It may appear simple to say that there has to be a beginning, middle and end but is important that we do not miss any of these stages and they must be in balance.
I have known lessons where the beginning went on too long, or where there is not enough time for the students to engage or immerse themselves in the learning or there was not enough time at the end of the lesson to conclude it in a meaningful way. Get it right and lessons are meaningful, full of learning and there is a great teacher/learner relationship. Get it wrong and lessons are often characterised by boredom or conflict and challenge.
The risk of poor lesson planning
I have experienced lesson planning pro-forma that seek to address these issues but become so prescriptive that they do not allow for the natural dynamics of a lesson and risk creating the same outcome they are trying to avoid.
There is a simple but effective way to ensure lesson planning creates the type of lesson we would ideally like in our teaching and that is to plan a lesson as a learner and not as a teacher. Think about how, as a learner, you would like the lesson structured and the pace or balance of the lesson. As a learner, you would like time to become familiar with the learning challenge, time to explore or practice and to establish your understanding and then to have an opportunity to consolidate the learning or perhaps ask questions to further your understanding. These stages should characterise the beginning, middle and end of a lesson. The ‘mindful’ teacher addresses these needs in their planning and delivery.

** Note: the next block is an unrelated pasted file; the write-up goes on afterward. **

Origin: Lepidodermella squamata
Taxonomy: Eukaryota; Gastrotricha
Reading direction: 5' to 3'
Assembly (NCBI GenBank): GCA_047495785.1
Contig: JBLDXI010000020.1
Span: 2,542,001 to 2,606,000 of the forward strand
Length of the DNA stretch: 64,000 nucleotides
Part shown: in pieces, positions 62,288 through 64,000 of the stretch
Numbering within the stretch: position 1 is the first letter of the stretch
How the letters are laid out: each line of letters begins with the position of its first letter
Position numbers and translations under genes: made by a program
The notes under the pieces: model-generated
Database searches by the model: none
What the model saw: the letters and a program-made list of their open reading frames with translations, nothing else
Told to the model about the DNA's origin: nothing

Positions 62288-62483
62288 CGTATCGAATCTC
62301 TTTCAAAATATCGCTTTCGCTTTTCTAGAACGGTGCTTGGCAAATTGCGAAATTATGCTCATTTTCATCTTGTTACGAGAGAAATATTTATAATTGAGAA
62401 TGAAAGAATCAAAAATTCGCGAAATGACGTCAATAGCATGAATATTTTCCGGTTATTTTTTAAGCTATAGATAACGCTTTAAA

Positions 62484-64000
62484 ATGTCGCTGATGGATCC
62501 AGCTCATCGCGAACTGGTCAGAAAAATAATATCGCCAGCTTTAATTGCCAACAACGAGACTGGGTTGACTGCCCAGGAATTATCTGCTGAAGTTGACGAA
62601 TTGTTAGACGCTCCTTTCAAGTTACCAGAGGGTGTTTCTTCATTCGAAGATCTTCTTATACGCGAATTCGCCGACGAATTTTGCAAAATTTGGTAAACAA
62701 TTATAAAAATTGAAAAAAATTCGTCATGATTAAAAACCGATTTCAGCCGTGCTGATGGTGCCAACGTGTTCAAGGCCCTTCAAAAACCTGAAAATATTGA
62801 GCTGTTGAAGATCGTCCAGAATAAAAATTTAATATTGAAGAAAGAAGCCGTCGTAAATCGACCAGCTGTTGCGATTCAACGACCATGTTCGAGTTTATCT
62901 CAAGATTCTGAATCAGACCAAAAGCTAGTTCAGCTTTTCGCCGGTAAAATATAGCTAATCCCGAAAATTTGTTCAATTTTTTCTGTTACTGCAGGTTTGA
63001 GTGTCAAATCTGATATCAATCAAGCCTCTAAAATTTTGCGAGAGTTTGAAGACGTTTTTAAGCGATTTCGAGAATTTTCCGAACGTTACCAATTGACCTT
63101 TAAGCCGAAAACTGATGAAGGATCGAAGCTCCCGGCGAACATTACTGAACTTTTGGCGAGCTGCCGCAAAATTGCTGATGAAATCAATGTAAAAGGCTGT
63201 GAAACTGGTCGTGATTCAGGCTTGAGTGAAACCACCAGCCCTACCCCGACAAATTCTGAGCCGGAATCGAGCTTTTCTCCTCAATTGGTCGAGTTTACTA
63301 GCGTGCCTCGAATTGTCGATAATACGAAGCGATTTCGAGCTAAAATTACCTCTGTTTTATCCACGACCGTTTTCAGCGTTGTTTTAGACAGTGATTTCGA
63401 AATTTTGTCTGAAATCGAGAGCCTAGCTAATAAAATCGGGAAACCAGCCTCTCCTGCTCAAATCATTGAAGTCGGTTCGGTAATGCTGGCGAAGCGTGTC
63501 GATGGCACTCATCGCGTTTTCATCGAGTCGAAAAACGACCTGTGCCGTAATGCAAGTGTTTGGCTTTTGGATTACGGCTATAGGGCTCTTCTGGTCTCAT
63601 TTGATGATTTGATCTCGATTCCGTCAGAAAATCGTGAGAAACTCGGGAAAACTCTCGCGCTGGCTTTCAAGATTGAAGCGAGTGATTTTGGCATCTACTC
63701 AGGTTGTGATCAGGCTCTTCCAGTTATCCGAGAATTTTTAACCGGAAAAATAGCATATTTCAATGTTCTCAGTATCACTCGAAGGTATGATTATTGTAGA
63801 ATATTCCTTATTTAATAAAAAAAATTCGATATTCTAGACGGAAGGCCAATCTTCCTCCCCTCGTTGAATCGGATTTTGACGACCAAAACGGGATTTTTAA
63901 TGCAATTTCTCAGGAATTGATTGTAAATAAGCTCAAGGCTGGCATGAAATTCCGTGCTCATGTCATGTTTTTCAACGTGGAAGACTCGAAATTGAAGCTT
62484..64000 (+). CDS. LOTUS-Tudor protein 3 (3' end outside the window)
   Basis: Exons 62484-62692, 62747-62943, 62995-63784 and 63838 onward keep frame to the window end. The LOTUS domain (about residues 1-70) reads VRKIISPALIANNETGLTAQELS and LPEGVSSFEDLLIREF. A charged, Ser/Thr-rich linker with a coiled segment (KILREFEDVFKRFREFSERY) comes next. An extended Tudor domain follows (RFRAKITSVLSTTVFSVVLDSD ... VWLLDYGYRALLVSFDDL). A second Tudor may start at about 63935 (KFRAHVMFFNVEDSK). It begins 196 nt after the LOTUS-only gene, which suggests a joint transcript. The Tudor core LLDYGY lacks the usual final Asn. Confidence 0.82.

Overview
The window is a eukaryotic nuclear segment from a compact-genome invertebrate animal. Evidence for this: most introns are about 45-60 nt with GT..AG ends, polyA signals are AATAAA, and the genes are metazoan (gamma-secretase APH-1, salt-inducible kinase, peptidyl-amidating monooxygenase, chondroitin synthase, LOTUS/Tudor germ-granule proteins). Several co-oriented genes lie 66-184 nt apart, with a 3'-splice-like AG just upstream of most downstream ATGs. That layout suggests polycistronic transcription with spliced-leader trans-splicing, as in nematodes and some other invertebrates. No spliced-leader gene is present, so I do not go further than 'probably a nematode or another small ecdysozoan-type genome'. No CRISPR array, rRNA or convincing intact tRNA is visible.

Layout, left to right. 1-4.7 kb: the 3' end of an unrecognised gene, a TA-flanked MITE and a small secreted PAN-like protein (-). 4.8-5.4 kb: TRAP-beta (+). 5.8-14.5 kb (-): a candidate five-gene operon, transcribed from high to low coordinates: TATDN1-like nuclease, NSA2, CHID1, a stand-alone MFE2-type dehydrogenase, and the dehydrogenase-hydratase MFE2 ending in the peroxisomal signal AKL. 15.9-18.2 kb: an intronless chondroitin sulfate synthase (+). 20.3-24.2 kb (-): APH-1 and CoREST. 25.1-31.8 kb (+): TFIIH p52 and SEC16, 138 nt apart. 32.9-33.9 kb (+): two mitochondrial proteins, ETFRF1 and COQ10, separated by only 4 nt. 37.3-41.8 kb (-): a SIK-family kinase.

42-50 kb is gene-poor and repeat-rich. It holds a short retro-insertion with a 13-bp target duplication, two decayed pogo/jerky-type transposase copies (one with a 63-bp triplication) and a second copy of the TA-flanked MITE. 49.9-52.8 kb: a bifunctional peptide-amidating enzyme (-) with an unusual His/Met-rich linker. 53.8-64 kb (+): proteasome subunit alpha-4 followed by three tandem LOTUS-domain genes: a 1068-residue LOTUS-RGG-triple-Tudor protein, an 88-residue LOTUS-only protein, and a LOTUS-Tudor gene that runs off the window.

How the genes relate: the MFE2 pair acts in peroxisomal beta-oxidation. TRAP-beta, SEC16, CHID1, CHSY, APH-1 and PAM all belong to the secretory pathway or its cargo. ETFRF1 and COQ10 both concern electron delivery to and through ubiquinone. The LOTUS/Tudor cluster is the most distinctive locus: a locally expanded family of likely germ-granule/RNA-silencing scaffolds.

Power Belonging Choice and Fun in lesson planning
Planning lessons around subject material is only one aspect of the planning, we need to consider the learner needs too. I define these needs as power, belonging, choice and fun and suggest we ignore them at our peril. Teachers need to lead, to guide their students not push or regulate their behaviour and we can do this if we meet their learning needs for we can create effective learning relationships by doing so.
The beginning, middle and end
Meeting learning needs (power, belonging, choice and fun) is important at the start, during and at the end of all lessons. Addressing them in our planning will help us create the engagement we are looking for as well as creating effective relationships. A relationship that allows for that dynamic of being able to respond to the unexpected teaching and learning challenges in a meaningful way without disrupting the lesson flow. We may on such occasions leave the subject content planning path but by doing so we will better support our learners because we are meeting their needs.
The start of a lesson should include how we are going to meet the need for belonging. Perhaps the greeting and arrival are ideal opportunities to do so. Offering guided choice and listening to the ‘student voice’ can be included too during the lesson. Linking fun to achievement is our greatest challenge and we must include opportunities to celebrate learning at the end.